Campbell had finished guiding the editor through his main statement, and the supplementary statement that had been assembled in his name to introduce and explain the press reports on the libel actions that he had seen off at trial in his earlier career. Adams stood up to resume his duties on behalf of Donnelly, and after a few points of minor clarification and historical enquiry he moved on to a line of questioning that had arisen in the course of Tedd’s evidence. Alex had noted that it was unlikely to have been forgotten and hoped that Holroyd was well prepared to meet it.

“Is it correct, Mr Holroyd, that you had a framed quotation on your wall that spoke of embellishing news?”

Holroyd paused, knowing in his own mind that this issue had been almost certain to come up after first seeing the light of day in Tedd’s evidence. He was still left wondering, without any likelihood of an answer, how the manner in which he had decorated his old office had come to the attention of his opponents.

“Yes, I did.”

“And the text of the quotation ran ‘Emphasise the sensational. Elaborate on the facts. Manufacture the news. Use games and contests to sell papers’?”

“That’s correct, as far as I recall.” Holroyd wondered if the issue would be left at that, as Alex had thought it might, in which case he would anticipate a re-examination question from Campbell at the end. But it was not to be. And Holroyd was going to have his moment.

“So these were clearly principles that you set out to follow in your career as a tabloid editor, then?”

“I was only following one principle, actually.”

“And what was that?”

“It was the principle of never antagonising my employer. The owner of the paper brought that back from the Hearst Castle in California and had it framed for my birthday. What you are speaking of is a quotation from a newspaper baron called William Randolph Hearst.”

It was clear to Alex that the editor had struck an unexpected and effective blow. There had been a snigger from the direction of the jury, quickly suppressed with one glance from the judge. Adams waited for silence to prevail again. If he had made a mistake, he did not let it show.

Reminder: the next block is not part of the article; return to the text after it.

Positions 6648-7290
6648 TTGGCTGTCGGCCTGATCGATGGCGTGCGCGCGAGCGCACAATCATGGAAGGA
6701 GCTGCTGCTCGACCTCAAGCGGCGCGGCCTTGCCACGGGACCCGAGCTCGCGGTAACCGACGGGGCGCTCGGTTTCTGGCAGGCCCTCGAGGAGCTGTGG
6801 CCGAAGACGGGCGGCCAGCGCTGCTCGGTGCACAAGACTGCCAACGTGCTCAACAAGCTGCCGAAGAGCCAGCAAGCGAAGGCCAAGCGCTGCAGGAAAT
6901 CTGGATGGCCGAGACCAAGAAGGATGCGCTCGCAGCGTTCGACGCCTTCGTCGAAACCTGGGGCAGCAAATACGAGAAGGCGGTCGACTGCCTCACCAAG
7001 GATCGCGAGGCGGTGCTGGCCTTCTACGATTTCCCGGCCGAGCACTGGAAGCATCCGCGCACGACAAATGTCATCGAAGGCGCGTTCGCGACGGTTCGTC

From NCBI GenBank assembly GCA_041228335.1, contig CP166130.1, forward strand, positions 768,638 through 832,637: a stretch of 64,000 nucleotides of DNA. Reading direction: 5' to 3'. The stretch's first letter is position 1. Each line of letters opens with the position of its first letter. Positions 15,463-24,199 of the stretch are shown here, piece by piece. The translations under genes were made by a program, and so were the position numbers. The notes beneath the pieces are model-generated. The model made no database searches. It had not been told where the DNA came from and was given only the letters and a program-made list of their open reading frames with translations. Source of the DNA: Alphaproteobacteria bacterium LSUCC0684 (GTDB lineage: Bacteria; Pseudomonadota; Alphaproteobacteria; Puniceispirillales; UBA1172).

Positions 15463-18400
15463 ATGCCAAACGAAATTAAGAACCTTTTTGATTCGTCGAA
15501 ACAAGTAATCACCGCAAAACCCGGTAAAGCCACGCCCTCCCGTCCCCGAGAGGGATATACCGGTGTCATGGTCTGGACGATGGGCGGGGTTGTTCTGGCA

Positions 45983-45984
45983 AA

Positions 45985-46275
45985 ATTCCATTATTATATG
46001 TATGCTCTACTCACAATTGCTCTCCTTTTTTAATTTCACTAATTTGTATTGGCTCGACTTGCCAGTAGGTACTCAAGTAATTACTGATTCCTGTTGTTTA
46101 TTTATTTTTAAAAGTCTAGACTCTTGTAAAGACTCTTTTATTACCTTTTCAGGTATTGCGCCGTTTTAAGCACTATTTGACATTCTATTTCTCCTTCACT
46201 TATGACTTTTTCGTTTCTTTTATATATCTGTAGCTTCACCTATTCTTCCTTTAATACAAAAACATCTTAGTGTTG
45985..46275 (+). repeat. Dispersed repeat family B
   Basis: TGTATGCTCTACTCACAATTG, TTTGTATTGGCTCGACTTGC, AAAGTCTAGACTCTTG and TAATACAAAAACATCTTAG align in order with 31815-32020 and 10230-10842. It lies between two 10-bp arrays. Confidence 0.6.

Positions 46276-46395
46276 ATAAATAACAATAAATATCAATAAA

“Let us move on to another feature of your career as a tabloid editor…”

But did Holroyd's success in the first skirmish lead to overall victory in the legal battle? To find out, click here...

Tuesday, 6 March 2012

Matt Cardle On Tour - with Roxanne Emery

OK, no gratuitous plug for Hatred, Ridicule & Contempt this time. Just a review of a memorable show at Birmingham Symphony Hall, starring a modest, all round nice bloke with what should be a long and successful musical career ahead of him.

So what's special about Matt Cardle? Isn't he just another X Factor clone, some might ask? Well, no. The TV episode when he played the acoustic guitar to "Hit Me Baby One More Time" was clearly just a prelude to his ability to hold his own on the electric with his band - think Bryan Adams. And indeed to dust down the acoustic once more for the unaccompanied encore "When We Collide". And he writes his own songs. Oh yes, and there's always the voice.

Let's keep an eye out for Roxanne Emery too. With all due credit to the many female singers who have also emerged from The X Factor, how many of them are known for their guitar skills when fronting a band? No bored indifference for this support act.

Keep it up, both of you. Modern music needs more people like Matt Cardle and Roxanne Emery.